Researchers show common methods of rat control often fail to consider animal welfare impacts
New research from The University of Oxford and published today in the journal Animal Welfare reveals which rat management methods are better and worse for animal welfare in rat control.
Many millions of rats and mice are estimated to be killed globally as ‘pests’ every year. However, little information is available on the animal welfare impacts of different rat control methods.
The new research assessed and compared the relative animal welfare impacts of different rat control methods. The study found that some commonly used methods of rat control produce very poor welfare outcomes for rats. The findings will help inform decision-making in rat management to reduce animal welfare impacts.
Dr Sandra Baker, who led the research, facilitated online workshops with stakeholders, including experts in rodent control, animal welfare science and veterinary science and medicine.
During the workshops, Dr Baker guided the experts in using a tool to assess the welfare impacts of six different methods of lethal rat control. These included lethal snap trapping, glue trapping followed by concussive killing, live (cage) trapping followed by concussive killing and three baiting methods - two types of rodenticide poisoning (anticoagulants and cholecalciferol) and non-toxic cellulose baiting (which disrupts digestive systems, resulting in lethal dehydration).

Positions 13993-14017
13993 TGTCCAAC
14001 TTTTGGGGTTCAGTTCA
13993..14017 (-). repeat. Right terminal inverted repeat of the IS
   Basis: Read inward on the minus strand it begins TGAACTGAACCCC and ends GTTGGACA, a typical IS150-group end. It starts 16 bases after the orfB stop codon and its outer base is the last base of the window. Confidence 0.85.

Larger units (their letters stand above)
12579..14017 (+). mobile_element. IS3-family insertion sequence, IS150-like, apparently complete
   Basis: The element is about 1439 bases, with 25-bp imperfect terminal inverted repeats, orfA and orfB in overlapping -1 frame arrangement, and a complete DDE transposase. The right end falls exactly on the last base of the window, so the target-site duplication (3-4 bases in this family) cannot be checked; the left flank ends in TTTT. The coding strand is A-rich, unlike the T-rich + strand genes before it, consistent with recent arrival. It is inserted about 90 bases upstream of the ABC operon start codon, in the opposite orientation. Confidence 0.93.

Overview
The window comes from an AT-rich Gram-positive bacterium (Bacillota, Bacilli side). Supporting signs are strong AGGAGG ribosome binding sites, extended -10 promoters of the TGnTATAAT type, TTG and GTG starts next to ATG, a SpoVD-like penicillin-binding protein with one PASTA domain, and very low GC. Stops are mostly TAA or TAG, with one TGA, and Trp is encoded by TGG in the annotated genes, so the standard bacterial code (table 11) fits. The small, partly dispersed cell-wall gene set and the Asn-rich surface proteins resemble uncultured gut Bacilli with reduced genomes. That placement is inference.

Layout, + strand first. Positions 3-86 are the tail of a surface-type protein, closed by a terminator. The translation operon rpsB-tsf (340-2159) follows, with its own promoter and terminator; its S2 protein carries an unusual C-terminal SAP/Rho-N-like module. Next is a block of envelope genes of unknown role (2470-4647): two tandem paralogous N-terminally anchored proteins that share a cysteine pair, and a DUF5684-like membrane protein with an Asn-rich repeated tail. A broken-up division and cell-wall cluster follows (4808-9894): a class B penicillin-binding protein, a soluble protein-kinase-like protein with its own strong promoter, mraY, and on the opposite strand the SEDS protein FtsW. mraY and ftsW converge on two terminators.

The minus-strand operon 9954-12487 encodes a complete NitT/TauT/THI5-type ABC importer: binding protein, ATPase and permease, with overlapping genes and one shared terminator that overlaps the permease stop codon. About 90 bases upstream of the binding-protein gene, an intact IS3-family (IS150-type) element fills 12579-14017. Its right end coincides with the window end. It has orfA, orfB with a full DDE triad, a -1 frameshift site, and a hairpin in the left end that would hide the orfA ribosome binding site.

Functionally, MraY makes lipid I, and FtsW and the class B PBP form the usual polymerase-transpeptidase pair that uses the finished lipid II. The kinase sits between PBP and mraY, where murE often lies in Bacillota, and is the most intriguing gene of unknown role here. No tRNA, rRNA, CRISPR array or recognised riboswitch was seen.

Based on existing data and discussions among the stakeholders at the workshops, the stakeholders produced a relative welfare impact score for each method.
What did they find out?
Glue trapping and the three baiting methods, including anticoagulant poisons, produced the poorest welfare outcomes, and should be considered a last resort from a welfare perspective. Importantly, glue trapping and anticoagulant poisoning are commonly used rat control methods. The
research comes at an important moment as the proposed Glue Traps (Offences) Bill may restrict the use of these devices in England if it passes into law. Similar restrictions are being considered in Scotland and Wales.
Cage trapping followed by concussive killing scored better welfare outcomes. The impact of snap trapping was assessed as being highly variable, depending on the traps used, but good quality snap traps could potentially produce the best welfare outcome if used appropriately.
Dr Baker explains: “Huge numbers of rats are killed globally every year and rat management may represent the greatest anthropogenic impact on wild animal welfare. Rats are sentient animals and their suffering should be minimised where possible in rat control.”
“Our findings will help rat controllers, whether professionals or members of the public, to better integrate consideration of rat welfare alongside other factors, including cost, efficacy, safety, non-target animal welfare and public acceptability when selecting rat management methods"
To read more about this research, published in Animal Welfare, please visit: https://www.ingentaconnect.com/contentone/ufaw/aw/2022/00000031/00000001/art00005.
Dr Baker has also updated UFAW’s online guidance which provides information for members of the public who want to control a rodent infestation humanely: www.ufaw.org.uk/rodentcontrol
This research was funded by UFAW (the Universities Federation for Animal Welfare), the AWF (the Animal Welfare Foundation) and the Elinor Patterson Baker Foundation. The study was also supported by UKRI ERA-NET RodentGate project, the UKRI MRC GCRF rodent zoonosis control project and the African Union EcoRodMan project.